In this job, $5 doesn't go far. A quarter of an inner city entree. One-third of a fancy burger. Occasionally, an entire oyster (Clevedon, not Bluff).
At Madame George, when Megan insisted on the crisps with barbecue sauce, I lowered my expectations. In fact, this might have been the best $5 I have ever spent on K Rd. You could sell these crisps in small bags on street corners for twice the price.
Megan also wanted the $5 carrot jerky. It tasted like carrots that had been put in to roast at Christmas and removed at Easter. You could not pay me to eat this dish again.
Madame George was a carnival ride of flavour. A see-saw of sublimely good and completely gross - though mostly, fortunately, the former.
A $10 bowl of potato with a manchego cheese custard and paprika was the stuff of creamy, crunchy genius. We were six women and zero judgment for dinner, and so we ordered a second bowl. On that note, the very good house made bread comes with an enormous blob of very delicious smoked butter. Never forget New Zealand was built on a solid foundation of saturated fat.
There is something very sturdy about Madame George's menu. It was the tail end of winter, but when I surveyed our table of cabbage and cauliflower I was reminded of my internment at a boarding school where, once, a rice pudding that was glued upside down to a ceiling took four days to fall out.
The food was white and cooked and the menu screamed out for the addition of something raw and green. Looks are not everything, of course. That quartered cabbage ($12) had been salt-baked, was scented with marjoram and sat in a pool of cheese curd. It was sweet and tender and we ordered a second bowl.
The cauliflower ($17) divided the table. It was a soupy, soft-egged, parmesan-spiked affair. The vegetable had been slithered thin, which turned it oddly mushroom-like in texture. I enjoyed my first few mouthfuls but towards the end, it felt like hard slog.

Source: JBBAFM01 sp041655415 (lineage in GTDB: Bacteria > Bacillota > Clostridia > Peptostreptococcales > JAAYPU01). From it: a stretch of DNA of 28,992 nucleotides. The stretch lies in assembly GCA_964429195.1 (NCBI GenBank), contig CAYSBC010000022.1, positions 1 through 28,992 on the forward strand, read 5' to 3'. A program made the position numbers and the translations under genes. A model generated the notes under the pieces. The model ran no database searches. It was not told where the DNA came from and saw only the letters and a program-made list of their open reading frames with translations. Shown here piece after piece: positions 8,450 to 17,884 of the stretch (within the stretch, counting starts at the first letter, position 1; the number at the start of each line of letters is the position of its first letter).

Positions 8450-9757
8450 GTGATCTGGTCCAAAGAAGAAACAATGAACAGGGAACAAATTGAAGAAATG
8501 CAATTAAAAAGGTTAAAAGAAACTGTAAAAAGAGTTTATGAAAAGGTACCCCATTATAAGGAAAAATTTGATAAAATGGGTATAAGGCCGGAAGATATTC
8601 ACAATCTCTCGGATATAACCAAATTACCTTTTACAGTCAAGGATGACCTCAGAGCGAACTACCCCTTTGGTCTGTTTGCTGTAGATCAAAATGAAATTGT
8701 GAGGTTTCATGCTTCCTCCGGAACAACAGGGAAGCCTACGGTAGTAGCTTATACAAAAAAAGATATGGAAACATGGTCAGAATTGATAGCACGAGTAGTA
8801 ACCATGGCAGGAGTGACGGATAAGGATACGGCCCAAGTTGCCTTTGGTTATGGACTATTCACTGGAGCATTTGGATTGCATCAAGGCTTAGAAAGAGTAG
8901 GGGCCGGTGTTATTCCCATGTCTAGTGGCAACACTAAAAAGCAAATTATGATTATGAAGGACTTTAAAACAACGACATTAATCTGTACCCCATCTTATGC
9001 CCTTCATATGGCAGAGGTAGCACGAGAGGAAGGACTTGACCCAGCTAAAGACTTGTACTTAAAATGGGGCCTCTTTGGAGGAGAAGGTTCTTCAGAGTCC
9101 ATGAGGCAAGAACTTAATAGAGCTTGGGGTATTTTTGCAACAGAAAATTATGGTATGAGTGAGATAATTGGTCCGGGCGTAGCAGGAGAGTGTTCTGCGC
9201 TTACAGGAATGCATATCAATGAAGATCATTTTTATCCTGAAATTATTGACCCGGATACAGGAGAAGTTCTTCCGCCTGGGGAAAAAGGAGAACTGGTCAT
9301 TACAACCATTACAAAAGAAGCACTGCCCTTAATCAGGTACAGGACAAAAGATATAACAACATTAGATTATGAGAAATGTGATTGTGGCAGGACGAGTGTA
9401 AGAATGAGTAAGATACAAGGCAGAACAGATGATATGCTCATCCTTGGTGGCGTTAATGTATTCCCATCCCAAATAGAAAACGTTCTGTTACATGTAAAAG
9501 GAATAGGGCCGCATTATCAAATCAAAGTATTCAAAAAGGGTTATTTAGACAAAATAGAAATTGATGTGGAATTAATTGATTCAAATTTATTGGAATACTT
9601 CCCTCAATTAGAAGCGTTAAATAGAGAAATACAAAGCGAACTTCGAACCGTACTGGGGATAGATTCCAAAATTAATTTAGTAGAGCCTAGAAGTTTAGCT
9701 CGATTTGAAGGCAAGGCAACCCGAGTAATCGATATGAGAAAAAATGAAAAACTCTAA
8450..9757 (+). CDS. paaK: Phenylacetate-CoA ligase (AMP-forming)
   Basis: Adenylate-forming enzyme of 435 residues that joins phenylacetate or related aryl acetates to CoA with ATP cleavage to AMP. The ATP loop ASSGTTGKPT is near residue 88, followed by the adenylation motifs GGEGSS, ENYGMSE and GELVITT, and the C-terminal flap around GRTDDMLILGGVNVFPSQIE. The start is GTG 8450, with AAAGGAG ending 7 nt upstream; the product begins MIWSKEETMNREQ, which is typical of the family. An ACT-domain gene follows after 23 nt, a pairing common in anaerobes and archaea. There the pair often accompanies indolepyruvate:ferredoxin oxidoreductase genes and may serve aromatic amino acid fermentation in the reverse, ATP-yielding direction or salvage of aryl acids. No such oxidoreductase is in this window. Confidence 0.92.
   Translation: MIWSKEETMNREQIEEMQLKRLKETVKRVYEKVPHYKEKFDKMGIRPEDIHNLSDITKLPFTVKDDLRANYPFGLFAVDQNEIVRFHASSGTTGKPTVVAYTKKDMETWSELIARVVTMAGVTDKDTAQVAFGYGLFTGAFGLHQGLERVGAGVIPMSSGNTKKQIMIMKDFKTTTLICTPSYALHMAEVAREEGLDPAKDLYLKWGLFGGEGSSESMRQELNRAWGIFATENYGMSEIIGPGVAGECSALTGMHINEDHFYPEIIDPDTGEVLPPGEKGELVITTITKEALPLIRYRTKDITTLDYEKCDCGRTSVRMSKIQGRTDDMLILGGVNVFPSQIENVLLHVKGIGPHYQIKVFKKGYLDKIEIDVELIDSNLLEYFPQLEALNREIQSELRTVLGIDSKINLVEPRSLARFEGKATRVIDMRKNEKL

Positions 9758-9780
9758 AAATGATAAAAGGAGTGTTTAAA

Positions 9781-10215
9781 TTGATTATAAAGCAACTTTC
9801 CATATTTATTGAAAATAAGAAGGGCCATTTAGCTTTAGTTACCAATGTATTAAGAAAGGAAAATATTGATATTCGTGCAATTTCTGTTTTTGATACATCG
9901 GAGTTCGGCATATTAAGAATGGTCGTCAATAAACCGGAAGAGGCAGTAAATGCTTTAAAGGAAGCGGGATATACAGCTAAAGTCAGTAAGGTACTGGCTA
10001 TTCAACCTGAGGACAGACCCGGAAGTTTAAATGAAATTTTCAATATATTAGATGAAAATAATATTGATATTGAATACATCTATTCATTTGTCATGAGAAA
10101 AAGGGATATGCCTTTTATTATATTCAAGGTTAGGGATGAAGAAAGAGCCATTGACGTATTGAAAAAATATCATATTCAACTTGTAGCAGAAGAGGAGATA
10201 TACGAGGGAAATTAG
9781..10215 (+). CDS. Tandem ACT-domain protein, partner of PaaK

Our party's sole vegetarian was being very well-served by these "small" plates, which were interesting and, actually, not that small (a bit like Madame George - it looks tiny from the street, but there's decent seating for groups in a wide corridor behind the bar).
I wondered what "oca" was ($12 with fermented chilli, whey and elderflower). Our waitperson said it was like a yam. I googled this to discover it is exactly a New Zealand yam - Oxalis tuberosa, introduced around 1860 and commonly known as "yam" until some hipster restaurant worked hard to increase its cachet.
Presumably the same principle was in action when the pig's cheek was presented as "pork jowl" ($28) but I didn't mind, because that jowl was awesomely soft and melty. It was our only meat dish of the night (committed carnivores might consider the rib eye, for $40) and it was hotly contested. Five out of six would definitely order again.
We split a large fillet of gurnard ($28), which was slightly overcooked for me and considered dinner definitely done and largely successful, due in no small part to the waitperson-and-owner who kept glasses full, brought potatoes on command and was generous with the bread and butter.
We finished with cheese and pudding. The former came with a lovely feijoa jam and I wish we'd left it at that, but curiosity got the better of me and the smoked chocolate, goat's curd and violet ($15) was duly delivered.
"It smells like an ashtray," said Sarah. "A wet ashtray," confirmed Caro. The carnival was over.